Robertson Wine Region supremo Danie de Wet calls him the Salvador Dali of winemakers, but Abrie Bruwer is not that weird. The proprietor and cellar-master of Springfield Estate, just down the road from Danie, is one of those enigmatic silent forces found lurking about the silent depths of the South African wine industry. Abrie’s idea of social media is allowing a neighbour to borrow that day’s copy of Die Burger newspaper. Twitter is something a bird makes before you shoot it. And I quite honestly believe he would rather choose to never go out on the sea to fish again, ever, than to post a selfie of himself smiling next to a bottle of one of his wines or thumbs-upping the harvest.
As human beings we were not made to drink slowly. All this gentle restrained slurping and bird-like sipping of liquid is not what the Big Guy had in mind when he put us on earth. No. We were meant to get down on all fours next to the stream or lake and quench that thirst pretty damn quick before a sabre-tooth lion takes you from behind – as it were – or some prick from another tribe deploys his stone axe on that skull for dragging his hairy, shrieking woman to your cave.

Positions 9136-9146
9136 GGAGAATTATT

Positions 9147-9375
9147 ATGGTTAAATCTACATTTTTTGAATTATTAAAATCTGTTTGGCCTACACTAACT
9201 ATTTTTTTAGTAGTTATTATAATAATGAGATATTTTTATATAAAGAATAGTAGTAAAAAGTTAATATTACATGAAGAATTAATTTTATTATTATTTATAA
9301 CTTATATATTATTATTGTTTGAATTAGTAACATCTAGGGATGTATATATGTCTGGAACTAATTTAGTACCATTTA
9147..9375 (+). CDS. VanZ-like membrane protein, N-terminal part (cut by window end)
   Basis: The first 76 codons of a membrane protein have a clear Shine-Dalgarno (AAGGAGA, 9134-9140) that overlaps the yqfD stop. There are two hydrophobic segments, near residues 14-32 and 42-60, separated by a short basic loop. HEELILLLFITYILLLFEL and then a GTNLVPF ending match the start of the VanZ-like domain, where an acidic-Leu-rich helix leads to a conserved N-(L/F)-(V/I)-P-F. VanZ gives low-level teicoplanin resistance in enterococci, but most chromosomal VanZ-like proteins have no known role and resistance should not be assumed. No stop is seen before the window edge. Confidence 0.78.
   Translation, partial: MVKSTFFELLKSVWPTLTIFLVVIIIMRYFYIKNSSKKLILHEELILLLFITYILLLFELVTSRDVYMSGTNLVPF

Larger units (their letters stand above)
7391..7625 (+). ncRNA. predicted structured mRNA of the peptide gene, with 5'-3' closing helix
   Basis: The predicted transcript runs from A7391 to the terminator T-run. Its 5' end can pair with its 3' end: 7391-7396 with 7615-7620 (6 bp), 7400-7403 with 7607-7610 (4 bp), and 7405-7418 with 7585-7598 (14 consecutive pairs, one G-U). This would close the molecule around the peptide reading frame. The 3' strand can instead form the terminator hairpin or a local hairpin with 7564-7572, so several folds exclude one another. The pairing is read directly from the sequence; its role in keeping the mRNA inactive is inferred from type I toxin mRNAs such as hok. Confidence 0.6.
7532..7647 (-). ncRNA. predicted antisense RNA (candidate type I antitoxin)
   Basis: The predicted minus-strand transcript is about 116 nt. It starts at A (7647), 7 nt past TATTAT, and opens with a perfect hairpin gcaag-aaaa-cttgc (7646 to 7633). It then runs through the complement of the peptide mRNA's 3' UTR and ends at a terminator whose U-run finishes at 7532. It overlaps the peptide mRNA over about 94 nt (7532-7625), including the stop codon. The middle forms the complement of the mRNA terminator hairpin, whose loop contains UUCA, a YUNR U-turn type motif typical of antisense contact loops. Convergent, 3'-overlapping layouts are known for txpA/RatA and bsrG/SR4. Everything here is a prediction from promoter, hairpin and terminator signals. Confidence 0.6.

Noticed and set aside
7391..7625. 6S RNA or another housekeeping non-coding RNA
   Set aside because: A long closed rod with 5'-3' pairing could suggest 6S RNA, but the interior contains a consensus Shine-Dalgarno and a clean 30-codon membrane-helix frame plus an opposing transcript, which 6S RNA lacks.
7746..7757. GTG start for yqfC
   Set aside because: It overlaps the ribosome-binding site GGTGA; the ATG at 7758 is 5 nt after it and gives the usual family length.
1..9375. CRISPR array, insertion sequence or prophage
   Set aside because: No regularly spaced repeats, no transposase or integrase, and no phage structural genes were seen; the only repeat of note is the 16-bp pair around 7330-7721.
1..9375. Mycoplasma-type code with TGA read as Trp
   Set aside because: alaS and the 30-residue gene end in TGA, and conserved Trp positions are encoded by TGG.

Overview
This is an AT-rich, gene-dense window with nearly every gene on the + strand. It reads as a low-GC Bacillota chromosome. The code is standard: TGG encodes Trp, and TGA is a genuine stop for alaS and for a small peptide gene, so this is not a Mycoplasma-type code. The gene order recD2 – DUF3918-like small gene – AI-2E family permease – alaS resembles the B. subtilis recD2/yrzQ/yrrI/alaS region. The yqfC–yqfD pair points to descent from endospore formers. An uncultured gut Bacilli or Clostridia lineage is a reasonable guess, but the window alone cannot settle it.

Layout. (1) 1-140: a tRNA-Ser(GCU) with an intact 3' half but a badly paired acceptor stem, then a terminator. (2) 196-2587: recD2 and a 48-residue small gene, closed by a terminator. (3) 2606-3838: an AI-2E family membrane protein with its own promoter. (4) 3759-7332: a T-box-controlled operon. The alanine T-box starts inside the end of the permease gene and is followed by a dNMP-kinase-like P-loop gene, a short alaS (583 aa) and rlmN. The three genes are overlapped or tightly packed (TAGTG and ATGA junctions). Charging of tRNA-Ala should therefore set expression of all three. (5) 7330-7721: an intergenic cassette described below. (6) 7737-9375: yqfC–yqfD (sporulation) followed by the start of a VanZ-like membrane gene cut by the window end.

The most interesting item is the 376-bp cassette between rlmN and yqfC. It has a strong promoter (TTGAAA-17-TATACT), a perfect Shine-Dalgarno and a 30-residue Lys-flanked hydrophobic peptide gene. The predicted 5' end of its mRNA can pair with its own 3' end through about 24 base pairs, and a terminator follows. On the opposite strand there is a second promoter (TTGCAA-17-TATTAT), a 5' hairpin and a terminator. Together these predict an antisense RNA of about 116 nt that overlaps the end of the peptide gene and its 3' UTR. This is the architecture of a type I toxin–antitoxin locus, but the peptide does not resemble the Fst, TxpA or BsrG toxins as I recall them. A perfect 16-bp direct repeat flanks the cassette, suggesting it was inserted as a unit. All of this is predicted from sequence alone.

Do not look a beached whale in the mouth. Instead, walk around its head to the bulky girth and cut yourself a steak or two. Forget beef from beer-fed wagyu or grass-reared Angus cows. Those Japanese kobe numbers who listen to opera, slurp organic egg-nog and get one massage per day plus a weekly hand-job? No way. Whale meat out-performs all these on the MeatOmeter as far as taste, texture and more-ishness goes.
Of course, whale meat is a bit tricky to come by. Forty years ago you could pick the stuff up, dirt cheap, at a butchery in Long Street, Cape Town. But today it is far easier to score heroin in Long Street than it is to get a grip on a piece of Southern Right sashimi.